White Bear Lake Conservation District helps fund study on impact of boat wakes

The University of Minnesota used crowdfunding to finance a study that will look at the impact of large wakes generated by powerful boats for surfing.

The University of Minnesota is researching the impact of boat wakes on state lakes and launched a crowdfunding campaign earlier this summer to finance the study.

The $94,000 goal was reached last week when White Bear Lake Conservation District board members voted to give $2,000 to the university at its Aug. 17 meeting.

“The board has received complaints about excessive wakes over the past few years, but there is as yet no solid scientific data to support any action,” noted district member Scott Costello of White Bear Lake. “A bill was introduced in the state Legislature to limit wake boat operation to more than 200 feet from shore, but that didn’t go anywhere. We are hoping that with better data, we’ll be able to make a more informed decision in the future.”

The one-year research initiative will look at the height and energy of waves and depth and force of propeller wash generated by wake boats and other large watercraft to better understand and quantify the impacts on lake bottoms and shorelines. The information can help build understanding on how best to manage and protect lakes and rivers in the future, according to the campaign website.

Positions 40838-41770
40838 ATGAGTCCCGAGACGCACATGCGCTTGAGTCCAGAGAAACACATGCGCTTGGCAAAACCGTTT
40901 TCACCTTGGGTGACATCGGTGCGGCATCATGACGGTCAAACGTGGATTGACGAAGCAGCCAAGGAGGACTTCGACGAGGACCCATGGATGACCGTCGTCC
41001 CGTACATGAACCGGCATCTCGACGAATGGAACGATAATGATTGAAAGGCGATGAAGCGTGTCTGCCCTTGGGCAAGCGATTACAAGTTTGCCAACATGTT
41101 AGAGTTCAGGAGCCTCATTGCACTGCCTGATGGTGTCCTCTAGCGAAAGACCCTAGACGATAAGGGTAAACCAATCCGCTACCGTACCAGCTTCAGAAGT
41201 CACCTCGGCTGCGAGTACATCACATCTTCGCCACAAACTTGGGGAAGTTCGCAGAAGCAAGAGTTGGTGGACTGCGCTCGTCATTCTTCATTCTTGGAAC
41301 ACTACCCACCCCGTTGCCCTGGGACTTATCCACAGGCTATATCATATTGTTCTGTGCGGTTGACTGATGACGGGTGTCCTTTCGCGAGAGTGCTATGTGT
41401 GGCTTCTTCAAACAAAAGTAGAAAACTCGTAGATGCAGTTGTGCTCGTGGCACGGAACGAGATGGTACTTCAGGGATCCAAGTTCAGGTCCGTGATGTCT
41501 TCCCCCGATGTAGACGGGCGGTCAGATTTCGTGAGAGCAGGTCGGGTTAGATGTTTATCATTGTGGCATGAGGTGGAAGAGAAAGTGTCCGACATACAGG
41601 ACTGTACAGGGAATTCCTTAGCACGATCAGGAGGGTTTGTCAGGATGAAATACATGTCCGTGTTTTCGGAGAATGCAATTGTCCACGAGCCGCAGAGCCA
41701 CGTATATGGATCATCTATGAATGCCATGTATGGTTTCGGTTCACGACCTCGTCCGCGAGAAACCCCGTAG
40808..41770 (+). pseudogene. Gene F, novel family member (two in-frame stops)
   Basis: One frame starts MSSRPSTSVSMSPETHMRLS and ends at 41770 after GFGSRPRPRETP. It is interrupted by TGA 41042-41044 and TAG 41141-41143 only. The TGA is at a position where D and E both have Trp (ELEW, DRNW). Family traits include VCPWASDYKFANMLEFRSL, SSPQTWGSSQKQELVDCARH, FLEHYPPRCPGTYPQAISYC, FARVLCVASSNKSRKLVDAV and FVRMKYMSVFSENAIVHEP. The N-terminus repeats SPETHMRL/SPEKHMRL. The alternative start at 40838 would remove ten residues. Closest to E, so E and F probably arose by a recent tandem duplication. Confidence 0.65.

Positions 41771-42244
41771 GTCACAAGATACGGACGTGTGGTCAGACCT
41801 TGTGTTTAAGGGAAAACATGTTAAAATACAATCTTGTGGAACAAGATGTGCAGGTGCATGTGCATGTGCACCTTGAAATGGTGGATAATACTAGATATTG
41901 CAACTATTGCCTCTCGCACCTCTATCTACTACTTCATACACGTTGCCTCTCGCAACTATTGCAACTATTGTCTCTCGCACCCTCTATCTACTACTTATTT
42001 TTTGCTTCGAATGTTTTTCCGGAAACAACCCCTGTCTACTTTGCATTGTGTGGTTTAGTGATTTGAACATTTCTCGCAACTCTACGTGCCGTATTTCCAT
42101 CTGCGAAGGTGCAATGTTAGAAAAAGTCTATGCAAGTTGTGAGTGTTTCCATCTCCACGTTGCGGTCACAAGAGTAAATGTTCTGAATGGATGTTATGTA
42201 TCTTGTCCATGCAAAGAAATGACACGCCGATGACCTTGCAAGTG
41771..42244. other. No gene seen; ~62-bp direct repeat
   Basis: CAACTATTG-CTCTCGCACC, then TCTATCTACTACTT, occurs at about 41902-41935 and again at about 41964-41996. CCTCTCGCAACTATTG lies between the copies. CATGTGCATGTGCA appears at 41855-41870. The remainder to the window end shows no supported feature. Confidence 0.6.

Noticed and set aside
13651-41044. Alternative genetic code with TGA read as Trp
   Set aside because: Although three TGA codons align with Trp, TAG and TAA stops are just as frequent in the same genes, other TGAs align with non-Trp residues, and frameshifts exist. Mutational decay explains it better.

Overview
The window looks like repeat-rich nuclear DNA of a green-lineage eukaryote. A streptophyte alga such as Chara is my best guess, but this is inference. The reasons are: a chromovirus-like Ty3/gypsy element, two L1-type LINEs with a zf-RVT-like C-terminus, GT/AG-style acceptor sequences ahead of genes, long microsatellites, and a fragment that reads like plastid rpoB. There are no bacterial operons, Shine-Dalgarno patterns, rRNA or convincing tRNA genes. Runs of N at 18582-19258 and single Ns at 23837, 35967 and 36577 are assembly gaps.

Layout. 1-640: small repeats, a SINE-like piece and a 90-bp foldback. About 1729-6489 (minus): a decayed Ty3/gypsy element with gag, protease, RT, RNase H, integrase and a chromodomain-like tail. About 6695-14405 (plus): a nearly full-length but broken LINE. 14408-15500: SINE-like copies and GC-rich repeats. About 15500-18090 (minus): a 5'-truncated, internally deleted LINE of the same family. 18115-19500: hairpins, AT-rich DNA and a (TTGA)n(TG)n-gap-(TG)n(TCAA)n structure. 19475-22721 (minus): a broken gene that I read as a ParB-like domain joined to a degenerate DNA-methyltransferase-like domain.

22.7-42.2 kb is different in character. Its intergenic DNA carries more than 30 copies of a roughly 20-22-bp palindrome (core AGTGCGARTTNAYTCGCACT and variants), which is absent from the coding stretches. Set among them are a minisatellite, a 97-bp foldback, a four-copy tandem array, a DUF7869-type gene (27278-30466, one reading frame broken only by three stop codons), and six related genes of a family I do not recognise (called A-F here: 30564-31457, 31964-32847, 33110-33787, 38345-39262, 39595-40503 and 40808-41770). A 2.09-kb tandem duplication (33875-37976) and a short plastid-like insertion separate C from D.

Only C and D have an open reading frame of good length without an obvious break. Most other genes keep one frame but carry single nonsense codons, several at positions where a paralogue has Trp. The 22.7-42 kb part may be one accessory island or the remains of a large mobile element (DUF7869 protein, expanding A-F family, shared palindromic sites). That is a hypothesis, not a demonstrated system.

Wake surfing is one of Minnesota’s hottest lake sports. Surfers cruise behind boats that create massive wakes, sans tow ropes. Opponents worry that the large waves are eroding shorelines and disturbing vegetation and sediment.   

The project at St. Anthony Falls Laboratory also intends to develop a prototype wave monitoring sensor station and training program that will enable interested citizen scientists and organizations to collect data on their lake of interest.  

Reaching the goal will allow researchers to activate a fall 2020 field campaign looking at both wake and propeller wash impacts, as well as develop the wave monitoring system for 2021. 

Costello said the conservation district has a tradition of funding research. In 2014, for example, the board purchased equipment for a climate station to support research on water level fluctuation in White Bear Lake. 

For more on the crowdfunding effort and the latest figure raised, see http://c-fund.us/rv3. 

— Debra Neutkens

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